The amount of revenue generated from impact fees linked to natural gas wellheads has reached an all-time high, according to just-released figures from the Pennsylvania Public Utility Commission.
According to the utility, $251.8 million in disbursements will be dolled out to municipalities and counties across the state in early July from revenue generated from the impact fees this past year.
According to a news release from the PUC, the record-high impact fees is driven solely by the rise in wellhead reliance, which was up 1,042 users, from 8,518 in 2017 to 9,560 last year.
“The price of natural gas remained relatively constant over the past year and did not impact the well fee calculations,” the PUC statement reads.
This year’s disbursement is a $42.2 million increase from the $209.5 million dolled out a year ago, according to the PUC’s historical data. Disbursements in 2016 and prior years fluctuated from $173.2 million to $225.7 million.
The commission has been disbursing impact fee revenues from natural gas wellheads since 2012, when the Unconventional Gas Well Impact Fee Act was signed into law. It more commonly is referred to as Act 13.
The announcement of this year’s disbursements coincides with a debate among Pennsylvania lawmakers, who have been wrangling over the prospect of imposing a severance tax on natural gas. Democratic Gov. Tom Wolf supports a new severance tax. Republican lawmakers have opposed it.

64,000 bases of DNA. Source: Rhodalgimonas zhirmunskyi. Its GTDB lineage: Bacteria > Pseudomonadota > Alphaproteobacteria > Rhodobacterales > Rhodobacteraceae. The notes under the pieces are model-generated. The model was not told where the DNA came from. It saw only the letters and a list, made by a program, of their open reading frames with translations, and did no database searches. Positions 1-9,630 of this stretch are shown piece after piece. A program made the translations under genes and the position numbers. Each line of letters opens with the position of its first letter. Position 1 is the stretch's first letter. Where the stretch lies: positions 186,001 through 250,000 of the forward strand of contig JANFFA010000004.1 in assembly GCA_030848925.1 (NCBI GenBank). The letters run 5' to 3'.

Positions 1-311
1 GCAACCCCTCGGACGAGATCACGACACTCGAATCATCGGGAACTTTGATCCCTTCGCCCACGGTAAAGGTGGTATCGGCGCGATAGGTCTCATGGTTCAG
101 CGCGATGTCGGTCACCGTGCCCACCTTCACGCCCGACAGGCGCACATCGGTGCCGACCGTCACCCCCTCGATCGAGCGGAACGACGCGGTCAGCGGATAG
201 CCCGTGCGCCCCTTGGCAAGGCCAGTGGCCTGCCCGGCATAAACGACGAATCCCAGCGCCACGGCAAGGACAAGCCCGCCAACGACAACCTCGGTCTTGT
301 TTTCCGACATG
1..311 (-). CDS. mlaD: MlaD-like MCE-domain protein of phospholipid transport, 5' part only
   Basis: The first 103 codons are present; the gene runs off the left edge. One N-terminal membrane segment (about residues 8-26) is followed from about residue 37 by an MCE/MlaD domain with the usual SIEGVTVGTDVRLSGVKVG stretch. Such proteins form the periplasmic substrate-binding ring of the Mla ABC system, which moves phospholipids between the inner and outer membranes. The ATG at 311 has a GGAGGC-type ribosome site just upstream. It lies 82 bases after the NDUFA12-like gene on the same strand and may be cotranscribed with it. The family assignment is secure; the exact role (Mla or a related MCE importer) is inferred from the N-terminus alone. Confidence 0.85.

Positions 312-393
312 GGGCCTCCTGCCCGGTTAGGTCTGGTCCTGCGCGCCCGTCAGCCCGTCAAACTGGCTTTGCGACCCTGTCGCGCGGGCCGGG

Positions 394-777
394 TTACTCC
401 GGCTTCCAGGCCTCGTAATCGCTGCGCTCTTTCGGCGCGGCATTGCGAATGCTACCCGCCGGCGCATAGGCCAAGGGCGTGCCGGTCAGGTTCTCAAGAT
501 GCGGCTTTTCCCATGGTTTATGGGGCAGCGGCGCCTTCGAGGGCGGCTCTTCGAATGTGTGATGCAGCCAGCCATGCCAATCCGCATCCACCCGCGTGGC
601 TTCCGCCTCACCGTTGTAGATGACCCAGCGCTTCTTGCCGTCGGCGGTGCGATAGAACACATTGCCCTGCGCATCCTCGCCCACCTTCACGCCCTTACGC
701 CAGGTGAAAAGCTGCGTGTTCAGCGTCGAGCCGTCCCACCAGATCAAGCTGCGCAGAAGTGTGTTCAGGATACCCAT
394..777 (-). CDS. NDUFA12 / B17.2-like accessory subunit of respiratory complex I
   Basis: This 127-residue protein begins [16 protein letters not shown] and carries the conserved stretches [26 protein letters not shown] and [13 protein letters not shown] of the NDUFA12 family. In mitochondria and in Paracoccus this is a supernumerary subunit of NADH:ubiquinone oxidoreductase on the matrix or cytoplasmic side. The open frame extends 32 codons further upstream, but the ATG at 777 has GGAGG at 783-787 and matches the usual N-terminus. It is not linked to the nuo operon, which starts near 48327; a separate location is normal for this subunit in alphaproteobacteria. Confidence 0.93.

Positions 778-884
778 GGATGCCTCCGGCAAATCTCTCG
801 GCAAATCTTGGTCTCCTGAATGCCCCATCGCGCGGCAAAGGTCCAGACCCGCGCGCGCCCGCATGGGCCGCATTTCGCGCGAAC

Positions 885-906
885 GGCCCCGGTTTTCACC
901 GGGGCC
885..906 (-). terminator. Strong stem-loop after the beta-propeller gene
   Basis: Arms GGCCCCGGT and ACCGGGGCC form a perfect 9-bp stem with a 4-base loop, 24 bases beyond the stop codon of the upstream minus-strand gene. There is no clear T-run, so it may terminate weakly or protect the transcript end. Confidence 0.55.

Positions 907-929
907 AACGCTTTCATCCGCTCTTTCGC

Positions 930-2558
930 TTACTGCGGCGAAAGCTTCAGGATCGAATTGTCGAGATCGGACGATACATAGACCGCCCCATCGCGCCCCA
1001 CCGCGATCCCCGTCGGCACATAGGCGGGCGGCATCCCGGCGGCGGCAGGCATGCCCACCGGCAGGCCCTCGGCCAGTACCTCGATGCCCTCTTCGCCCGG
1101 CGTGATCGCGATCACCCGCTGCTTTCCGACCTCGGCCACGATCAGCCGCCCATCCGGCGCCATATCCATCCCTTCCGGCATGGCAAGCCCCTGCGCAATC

Several Pennsylvania lawmakers have issued statements on the heels of the PUC’s announcement of this year’s disbursement, which has been forwarded on to the state Department of Treasury.
State Rep. Tina Pickett, R-Towanda, represents three counties receiving a collective $26.3 million of this year’s Act 13 disbursement.
In a statement, Pickett lauded the 6-year-old legislation for fortifying municipalities and counties with revenue to improve roads and bridges, enhance first response abilities, increase affordable housing options and stabilize stream banks.
“Impact fee revenues for our three-county region have increased by nearly $5 million, and that’s good news for local municipalities, as nearly all of them will receive a larger check this year,” Pickett said in the statement.
Bradford and Susquehanna counties, two of the three within Pickett’s district, are among the top revenue benefactors within the state.
“As long as drilling is occurring, impact fee revenue will help our local governments deal with the effects caused by the activity in their communities,” Pickett said.
The six lawmakers comprising the York County House Republican Delegation have also weighed in on this year’s disbursement, pointing out disbursements across their region have totaled more than $3.1 million since Act 13 was introduced.
“Despite the absence of a single natural gas well pad or drilling rig within its borders, York County’s municipalities and citizens still benefit from Pennsylvania’s abundance of natural gas because of the impact fee imposed by Act 13 of 2012,” the lawmakers wrote in the statement.
While disbursements vary from one area of the state to the next, depending on where natural gas wellheads are located, the York County lawmakers in the statement said all of Pennsylvania reaps the rewards.
“The fee, which is in fact a tax on the industry, was designed to benefit the entire state, whether or not a particular county sits within the Marcellus Shale natural gas formation, under which approximately half of the state lies,” the delegation wrote.
Members of the York County delegation include Reps. Keith Gillespie, R-Hellam; Seth Grove, R-Dover; Dawn Keefer, R-Dillsburg; Kate Klunk, R-Hanover; Mike Jones, R-York Township and Stan Saylor, R-Red Lion.